Editorial: Football cut fiscally smart, but poorly handled

There’s no delicate way to say this, so we’ll be blunt:’ The football program should have been cut, and it should have been cut two years ago. The facilities are poor, the costs are high, the profit is low and attendance at games was embarrassingly low.
That said, the way it was done was troubling, and the players have been seriously wronged.
The administration has been on the fence about the fate of the program (publicly, at least) for a few years. After all, the team costs $3.8 million a year to maintain and won a measly eight of 26 of games in the last three seasons. The decision isn’t a surprise, yet no one really saw it coming ‘- not even head coach Rocky Hager or the players. It wasn’t fair to keep the metaphorical axe hanging over their heads for so long. Had they known the fate of the program, freshmen wouldn’t have been recruited with promises of a full football career at Northeastern, and even a scholarship. Players could have started thinking about alternative plans months ago, but instead they have to make rushed decisions about whether or not to leave, and if so, where to go. If they choose to leave, they have to scramble to find another football program that will accept them.
Whatever their decisions, their prospects aren’t good. Players who only have a year of play left may not be able to find a program to accept them or give them a scholarship. And even if they do, they’ll have to quickly adapt to a new team, new plays and new systems to earn playing time. Other players with a few more years left might find a great program to accept them, but will the degree they receive be the same quality as one they’d receive at Northeastern? Then there are those who might choose to stay at Northeastern, where the administration has agreed to honor their athletic scholarships until they graduate. By opting to finish their education where they began it and stay with the friends they have here, they give up the opportunity to play the sport they love at the collegiate level.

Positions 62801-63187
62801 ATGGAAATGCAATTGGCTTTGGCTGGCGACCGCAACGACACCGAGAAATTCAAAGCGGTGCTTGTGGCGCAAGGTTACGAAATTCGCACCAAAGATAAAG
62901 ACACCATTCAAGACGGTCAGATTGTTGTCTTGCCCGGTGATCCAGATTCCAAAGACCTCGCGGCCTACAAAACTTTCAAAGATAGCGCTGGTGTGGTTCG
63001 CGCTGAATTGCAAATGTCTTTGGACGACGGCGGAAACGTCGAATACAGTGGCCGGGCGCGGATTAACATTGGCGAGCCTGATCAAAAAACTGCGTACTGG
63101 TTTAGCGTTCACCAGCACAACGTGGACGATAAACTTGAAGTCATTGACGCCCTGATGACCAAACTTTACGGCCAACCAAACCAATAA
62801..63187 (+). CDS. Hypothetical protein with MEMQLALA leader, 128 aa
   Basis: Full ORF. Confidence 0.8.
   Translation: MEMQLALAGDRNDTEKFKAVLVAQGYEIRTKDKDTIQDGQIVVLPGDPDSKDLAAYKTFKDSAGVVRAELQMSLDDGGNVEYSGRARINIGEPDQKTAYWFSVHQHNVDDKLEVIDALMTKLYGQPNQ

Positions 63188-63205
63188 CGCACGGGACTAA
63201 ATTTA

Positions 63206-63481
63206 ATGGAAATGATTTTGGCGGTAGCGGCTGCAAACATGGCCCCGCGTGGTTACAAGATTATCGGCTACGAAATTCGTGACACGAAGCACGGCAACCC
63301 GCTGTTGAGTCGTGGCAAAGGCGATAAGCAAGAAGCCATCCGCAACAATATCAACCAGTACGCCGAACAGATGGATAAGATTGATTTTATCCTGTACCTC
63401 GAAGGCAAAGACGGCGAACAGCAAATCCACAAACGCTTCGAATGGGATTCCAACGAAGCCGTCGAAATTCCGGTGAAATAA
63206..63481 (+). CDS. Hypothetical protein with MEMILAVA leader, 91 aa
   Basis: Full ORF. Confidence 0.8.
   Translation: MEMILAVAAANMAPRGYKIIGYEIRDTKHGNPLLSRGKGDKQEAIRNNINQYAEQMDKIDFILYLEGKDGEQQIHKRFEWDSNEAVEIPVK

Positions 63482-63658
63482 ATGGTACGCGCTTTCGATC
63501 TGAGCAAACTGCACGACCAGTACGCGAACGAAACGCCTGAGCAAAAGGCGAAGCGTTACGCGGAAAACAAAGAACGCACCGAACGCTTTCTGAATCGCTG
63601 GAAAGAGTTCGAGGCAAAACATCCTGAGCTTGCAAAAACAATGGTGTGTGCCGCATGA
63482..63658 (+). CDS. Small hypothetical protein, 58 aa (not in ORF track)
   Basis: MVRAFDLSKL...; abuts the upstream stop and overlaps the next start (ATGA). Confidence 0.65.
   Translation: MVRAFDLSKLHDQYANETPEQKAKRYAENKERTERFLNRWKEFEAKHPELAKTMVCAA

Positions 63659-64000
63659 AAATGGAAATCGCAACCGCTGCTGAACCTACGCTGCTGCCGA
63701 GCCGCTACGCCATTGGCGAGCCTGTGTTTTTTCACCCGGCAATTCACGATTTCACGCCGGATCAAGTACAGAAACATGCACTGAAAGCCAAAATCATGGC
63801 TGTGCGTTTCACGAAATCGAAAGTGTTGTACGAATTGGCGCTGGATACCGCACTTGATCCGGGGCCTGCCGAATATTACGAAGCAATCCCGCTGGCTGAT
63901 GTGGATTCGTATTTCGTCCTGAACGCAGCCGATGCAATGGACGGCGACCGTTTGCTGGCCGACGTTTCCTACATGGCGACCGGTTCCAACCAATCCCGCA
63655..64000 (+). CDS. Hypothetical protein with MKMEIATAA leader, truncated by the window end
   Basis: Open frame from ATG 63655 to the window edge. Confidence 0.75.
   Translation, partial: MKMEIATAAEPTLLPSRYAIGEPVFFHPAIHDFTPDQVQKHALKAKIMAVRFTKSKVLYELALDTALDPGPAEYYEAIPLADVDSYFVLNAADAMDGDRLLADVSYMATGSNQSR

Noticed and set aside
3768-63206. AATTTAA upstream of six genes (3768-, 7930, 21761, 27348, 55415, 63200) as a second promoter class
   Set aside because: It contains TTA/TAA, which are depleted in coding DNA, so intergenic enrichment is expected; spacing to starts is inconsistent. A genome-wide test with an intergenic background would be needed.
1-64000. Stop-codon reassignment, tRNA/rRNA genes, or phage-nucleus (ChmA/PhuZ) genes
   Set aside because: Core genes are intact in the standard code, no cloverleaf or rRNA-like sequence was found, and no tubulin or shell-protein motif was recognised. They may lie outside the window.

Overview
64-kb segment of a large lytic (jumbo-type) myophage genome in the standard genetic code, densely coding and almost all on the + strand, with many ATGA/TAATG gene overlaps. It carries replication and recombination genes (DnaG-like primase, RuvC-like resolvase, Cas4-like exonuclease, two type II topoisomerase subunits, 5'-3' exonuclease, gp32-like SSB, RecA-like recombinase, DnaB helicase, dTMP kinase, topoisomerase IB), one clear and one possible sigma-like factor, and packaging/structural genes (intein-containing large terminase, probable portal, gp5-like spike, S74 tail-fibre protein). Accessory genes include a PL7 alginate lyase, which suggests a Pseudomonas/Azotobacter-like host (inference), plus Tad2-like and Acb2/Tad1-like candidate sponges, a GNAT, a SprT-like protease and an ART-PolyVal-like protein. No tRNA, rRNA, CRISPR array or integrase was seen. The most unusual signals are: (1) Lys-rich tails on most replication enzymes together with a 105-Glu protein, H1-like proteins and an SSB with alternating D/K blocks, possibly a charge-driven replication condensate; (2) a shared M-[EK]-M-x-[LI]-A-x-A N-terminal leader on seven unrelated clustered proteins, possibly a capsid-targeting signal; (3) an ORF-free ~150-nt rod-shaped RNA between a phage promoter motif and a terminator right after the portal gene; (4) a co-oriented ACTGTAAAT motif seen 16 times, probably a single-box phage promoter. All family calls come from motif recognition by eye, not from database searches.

There is also a question of the $3.8 million it cost to maintain the football program. As of now, there has not been a decision about where it will go, though the question has been asked. It’s hard to believe a multi-million dollar program would be cut with no plan for the redistribution of the funds. Hopefully, it will go where it belongs ‘- development of our highly successful programs that receive little to no attention. The women’s and men’s soccer team, who also play at Parson’s Field, won the Colonial Athletic Association (CAA) regular season title, and finished third in the CAA, respectively. They could surely use some funds for more scholarships and better facilities.
The underlying issue here is transparency. It’s business as usual at Northeastern:’ Students and even staff are left in the dark as decisions that have a major impact on their lives are made. We’ve said this so many times, it’s gotten cliche. But we keep pointing it out because somehow, it’s still a problem. So much trouble could have been avoided here if the administration had been more honest, but instead it opted to keep the status quo and save the bad news until the last possible moment.
Cutting the football program was fiscally sensible, yes, but the way it happened was senseless. It seems that the administration looks at these student-athletes as bundles of money. Is allowing them to keep their scholarships supposed to ease the pain? It’s unlikely that it does. Cutting the football program affects the lives of a large group of people in a very big way. The very least the administration could have done was give them some warning.

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